Walker and Groff will co-host Saturday’s bash, which runs from 3 to 9 p.m. and also features live and silent auctions, games, a treasure hunt, music, raffles, and a variety of food and beverages from local vendors.
Tendercrop will offer kielbasa and sauerkraut, peach and apple crisp with ice cream, and baked beans, according to farm controller Tyler Matteson.
Walker will also serve as auctioneer for the live auction, which is “enhanced this year,” he said. One lucky bidder will even get to light the bonfire. Other items up for grabs include an Ipswich Ale tap truck rental, a Hank Walker goose decoy and the opportunity to ride to school in a firetruck.
While the majority of activities will take place on the fields at 71 High Road, the adjacent Spencer-Peirce-Little Farm will host an open house from 3 to 6. Visitors can tour the 1690 manor home, which is run by Historic New England, and enjoy hot cider and doughnuts.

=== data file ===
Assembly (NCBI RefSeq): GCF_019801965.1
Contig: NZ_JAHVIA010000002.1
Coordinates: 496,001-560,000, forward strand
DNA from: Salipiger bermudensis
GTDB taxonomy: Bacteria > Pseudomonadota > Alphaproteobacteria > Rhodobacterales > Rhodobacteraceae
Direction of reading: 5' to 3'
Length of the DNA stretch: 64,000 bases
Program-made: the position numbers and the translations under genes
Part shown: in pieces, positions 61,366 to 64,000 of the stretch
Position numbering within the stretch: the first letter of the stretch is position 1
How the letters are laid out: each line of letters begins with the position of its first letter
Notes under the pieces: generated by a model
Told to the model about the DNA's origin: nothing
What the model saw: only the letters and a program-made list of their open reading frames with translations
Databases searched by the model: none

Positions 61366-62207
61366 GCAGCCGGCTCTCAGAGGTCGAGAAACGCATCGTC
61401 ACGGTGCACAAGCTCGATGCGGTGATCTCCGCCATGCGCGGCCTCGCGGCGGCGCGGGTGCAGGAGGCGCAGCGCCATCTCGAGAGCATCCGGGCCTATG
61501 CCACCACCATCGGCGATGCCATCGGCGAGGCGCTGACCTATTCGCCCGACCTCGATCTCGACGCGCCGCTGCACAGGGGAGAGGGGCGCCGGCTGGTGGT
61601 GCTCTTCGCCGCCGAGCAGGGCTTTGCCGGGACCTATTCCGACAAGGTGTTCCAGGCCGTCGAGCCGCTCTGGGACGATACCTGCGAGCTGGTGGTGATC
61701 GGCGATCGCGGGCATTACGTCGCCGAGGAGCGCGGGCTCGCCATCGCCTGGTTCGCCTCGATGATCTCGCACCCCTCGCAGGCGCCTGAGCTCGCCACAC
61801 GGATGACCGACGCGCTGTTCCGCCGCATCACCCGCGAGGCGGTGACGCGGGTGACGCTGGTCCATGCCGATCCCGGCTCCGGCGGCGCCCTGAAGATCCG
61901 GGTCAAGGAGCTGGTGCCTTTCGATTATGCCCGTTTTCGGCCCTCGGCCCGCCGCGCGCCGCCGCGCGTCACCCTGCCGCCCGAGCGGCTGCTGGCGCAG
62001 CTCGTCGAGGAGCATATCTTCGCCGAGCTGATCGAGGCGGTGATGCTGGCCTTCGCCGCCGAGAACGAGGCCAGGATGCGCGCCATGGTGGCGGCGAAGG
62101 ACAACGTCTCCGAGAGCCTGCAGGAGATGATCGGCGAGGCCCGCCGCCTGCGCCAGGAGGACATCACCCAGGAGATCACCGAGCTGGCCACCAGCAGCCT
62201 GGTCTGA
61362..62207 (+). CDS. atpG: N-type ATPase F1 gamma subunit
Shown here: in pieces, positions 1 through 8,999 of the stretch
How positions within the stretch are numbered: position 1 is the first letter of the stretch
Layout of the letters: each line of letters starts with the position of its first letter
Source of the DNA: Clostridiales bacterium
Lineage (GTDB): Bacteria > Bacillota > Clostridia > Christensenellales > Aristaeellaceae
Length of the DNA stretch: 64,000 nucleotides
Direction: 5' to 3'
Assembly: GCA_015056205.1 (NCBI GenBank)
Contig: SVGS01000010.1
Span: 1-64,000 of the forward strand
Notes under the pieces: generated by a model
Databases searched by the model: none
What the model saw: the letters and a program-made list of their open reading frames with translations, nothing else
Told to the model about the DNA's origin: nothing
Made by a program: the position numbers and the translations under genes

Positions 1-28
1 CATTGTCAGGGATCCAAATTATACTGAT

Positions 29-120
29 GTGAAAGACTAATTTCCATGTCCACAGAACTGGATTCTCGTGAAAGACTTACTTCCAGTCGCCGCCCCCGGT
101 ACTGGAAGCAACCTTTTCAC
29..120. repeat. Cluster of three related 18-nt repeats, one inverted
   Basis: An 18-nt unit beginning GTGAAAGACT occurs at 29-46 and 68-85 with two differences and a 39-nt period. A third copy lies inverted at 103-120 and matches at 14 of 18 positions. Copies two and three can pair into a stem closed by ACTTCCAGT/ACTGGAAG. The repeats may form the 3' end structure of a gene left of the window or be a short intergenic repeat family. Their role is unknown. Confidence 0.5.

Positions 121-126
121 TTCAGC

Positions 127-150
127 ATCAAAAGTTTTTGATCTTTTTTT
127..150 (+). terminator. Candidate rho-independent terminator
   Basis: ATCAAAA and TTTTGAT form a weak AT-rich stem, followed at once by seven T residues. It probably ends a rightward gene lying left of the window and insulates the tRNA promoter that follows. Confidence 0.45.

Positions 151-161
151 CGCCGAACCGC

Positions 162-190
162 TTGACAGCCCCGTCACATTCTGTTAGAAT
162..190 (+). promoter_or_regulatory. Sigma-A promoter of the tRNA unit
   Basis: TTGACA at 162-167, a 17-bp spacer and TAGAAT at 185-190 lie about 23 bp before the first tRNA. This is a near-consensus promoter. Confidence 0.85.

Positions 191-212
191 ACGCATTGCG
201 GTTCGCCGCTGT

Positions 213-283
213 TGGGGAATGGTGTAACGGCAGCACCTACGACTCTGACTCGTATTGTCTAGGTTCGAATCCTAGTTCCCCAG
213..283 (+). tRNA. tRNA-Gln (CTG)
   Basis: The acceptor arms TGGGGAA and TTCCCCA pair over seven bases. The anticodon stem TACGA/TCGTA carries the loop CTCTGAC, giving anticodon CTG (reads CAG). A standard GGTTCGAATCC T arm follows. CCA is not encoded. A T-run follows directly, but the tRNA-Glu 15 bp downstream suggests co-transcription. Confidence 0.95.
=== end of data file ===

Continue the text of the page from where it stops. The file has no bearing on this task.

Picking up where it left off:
“We are so excited to have people at the farm, especially in January,” Groff said.
Coincidentally, the annual event lines up with the anniversary of the official purchase of Newbury on Jan. 10, 1701, Groff said. She discovered this fact while trying to find a “signature date” for the permit application.
“I said, ‘I’ll bet I can find something in Newbury history that’s going to be so interesting we can hang our hat on it,’” she said. “I found a copy of the deed of the town of Newbury, and it was signed right around the date we had planned for. It was a great little find.”
In addition to the three organizations sponsoring the bonfire bash, local emergency management agencies and police departments, seven other fire departments, and “countless volunteers” are all key contributors, Walker said. SPS New England and Prime Coatings, businesses run by the Capolupo family of Salisbury, provide the lighting units, road signs and other safety-related items.